RANGER AGAINST WAR: There is a Kansas... <

Saturday, March 24, 2007

There is a Kansas...


Our day will come,
and we'll have everything
--
"Our Day, Will Come," Frankie Valli


The sun’ll come out, tomorrow,

Bet your bottom dollar, that tomorrow
There'll be sun


Tomorrow tomorrow, I love you tomorrow,

You're only a day a-way
--"The Sun'll Come Out, Tomorrow," from Annie

Well, as Hemingway's Lady Brett Ashley wistfully remarked, it's pretty to think so. At least we know who Daddy Warbucks is.

Those hopeful but vapid sentiments came to mind after reading an editorial today by John Crawford, local boy made good. He is the author of the New York Times bestseller,
The Last True Story I'll Ever Tell, written in part while he was an infantry soldier in Iraq.

I was impressed with his self-effacing manner when I heard him speak at our local bookstore on the first leg of his book promotion tour. He has since become the state news coordinator for the
Tallahassee Democrat, but he has missed the boat as far as using his voice in effective protest.

His editorial piece today, "There is a Better Way to Protest," is merely cute, trite and utterly irrelevant.


More than 3,500 Americans have fallen in the past five years on foreign shores. Over 7,000 vets have spinal cord injuries, and it's safe to say that they will never rise to become healthy people again. His biggest plea is for "empathy," a quality he imputes even to his baby daughter. But how does Crawford or his baby acknowledge these stark facts?


He speaks of his friend's killing by a roadside IED. But his friend, Spc. Robert Wise, was not killed by an IED. Rather, the cause of Wise's death is an illegal war, and the responsibilities lies with a corrupt and incompetent U.S. National Command Authority which fostered the war.

The IED was merely an instrument. The cause was an elective, preemptive and unnecessary war.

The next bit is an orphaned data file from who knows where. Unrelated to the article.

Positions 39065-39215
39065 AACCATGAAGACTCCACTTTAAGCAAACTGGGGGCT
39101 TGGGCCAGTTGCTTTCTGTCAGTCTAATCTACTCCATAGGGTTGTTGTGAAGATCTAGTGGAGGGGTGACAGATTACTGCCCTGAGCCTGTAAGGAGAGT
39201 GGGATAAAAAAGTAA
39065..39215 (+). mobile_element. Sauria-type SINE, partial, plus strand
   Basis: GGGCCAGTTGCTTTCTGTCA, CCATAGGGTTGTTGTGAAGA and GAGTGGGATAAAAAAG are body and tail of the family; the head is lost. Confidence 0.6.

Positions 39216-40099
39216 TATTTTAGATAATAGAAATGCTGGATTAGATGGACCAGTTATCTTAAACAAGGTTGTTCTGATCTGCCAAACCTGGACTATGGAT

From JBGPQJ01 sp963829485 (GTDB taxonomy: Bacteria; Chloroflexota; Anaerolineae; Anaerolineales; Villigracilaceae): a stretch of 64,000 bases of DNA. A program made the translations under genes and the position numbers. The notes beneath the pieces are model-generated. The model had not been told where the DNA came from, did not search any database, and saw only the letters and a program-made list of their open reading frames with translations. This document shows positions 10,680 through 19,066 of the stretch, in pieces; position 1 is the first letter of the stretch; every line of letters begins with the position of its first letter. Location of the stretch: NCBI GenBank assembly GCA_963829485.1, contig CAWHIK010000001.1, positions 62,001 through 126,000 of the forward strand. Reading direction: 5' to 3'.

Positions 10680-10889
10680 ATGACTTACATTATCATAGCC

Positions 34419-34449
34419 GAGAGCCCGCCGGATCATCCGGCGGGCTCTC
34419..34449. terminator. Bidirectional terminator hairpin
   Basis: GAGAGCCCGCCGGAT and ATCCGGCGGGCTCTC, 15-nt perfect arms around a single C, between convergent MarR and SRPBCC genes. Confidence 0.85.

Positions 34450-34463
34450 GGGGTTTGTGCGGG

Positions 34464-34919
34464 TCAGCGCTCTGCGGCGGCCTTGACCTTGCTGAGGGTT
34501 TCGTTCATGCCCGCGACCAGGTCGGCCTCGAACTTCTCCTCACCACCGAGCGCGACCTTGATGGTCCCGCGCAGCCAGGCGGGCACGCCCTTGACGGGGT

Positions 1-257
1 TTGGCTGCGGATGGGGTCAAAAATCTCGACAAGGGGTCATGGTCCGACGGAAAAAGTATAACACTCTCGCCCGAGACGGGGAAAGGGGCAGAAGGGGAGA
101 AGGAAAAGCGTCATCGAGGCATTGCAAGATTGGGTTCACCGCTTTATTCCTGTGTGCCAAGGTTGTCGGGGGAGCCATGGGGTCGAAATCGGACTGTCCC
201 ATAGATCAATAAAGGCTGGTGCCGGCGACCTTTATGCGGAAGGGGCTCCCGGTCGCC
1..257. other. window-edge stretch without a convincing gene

Crawford may have felt the heat leave Wise's body, but he hasn't truly digested the significance. All of us with combat experience should oppose the use of violence in war, unless every other option has been exhausted. This surely was not the case in the constructed rush to war with Iraq.

One can best show the empathy that Crawford calls for fallen warriors by opposing this war through any means possible.

I am a member of the Military Order of the Purple Heart (MOPH), and I still oppose the policy that awards plaques to dead soldiers, as we did in the case of Spc. Wise.
My condolences and best wishes go out to Spc. 4 Wise's family; I mourn their incredible loss. Surely America lost a fine man when Wise died. But this posthumous award legitimizes and institutionalizes the war and lends support to the administration's illegal policies.

Fallen soldiers are best remembered if their example of bravery allows the rest of us to have the courage to insure that no soldier receive the Purple Heart, unless the nation is facing an actual imminent threat.

Iraq was a manufactured emergency. And the fallen heroes are expediencies to the process, hailed by all comers for their cause du jour.

For instance, I remember the vacillation of Governor Bush, who took almost two days to decide if the flag could be flown at half-staff following Wise's death. Of course, this indecision is understandable in a family so in want of military experience in its recent generation.


The salient point is, we allowed the Florida National Guard and Army to send this unit to combat without proper training ("compressed") or equipment. W
hy does Florida allow this criminal misallocation of our precious treasure? These are our best, and we're wasting them to no avail.

Good men and women have died in vain
--a concept considered heretical in this must-believe war--and men like Crawford find this acceptable?
Wise is still dead, his comrades still sent unprepared into a war which is still an elective, illegal invasion, one that does not benefit America, writ large, in any way. (Though certain Americans, writ small, are privately benefiting.)

Crawford has a national voice. He could do more, and I hope he does.

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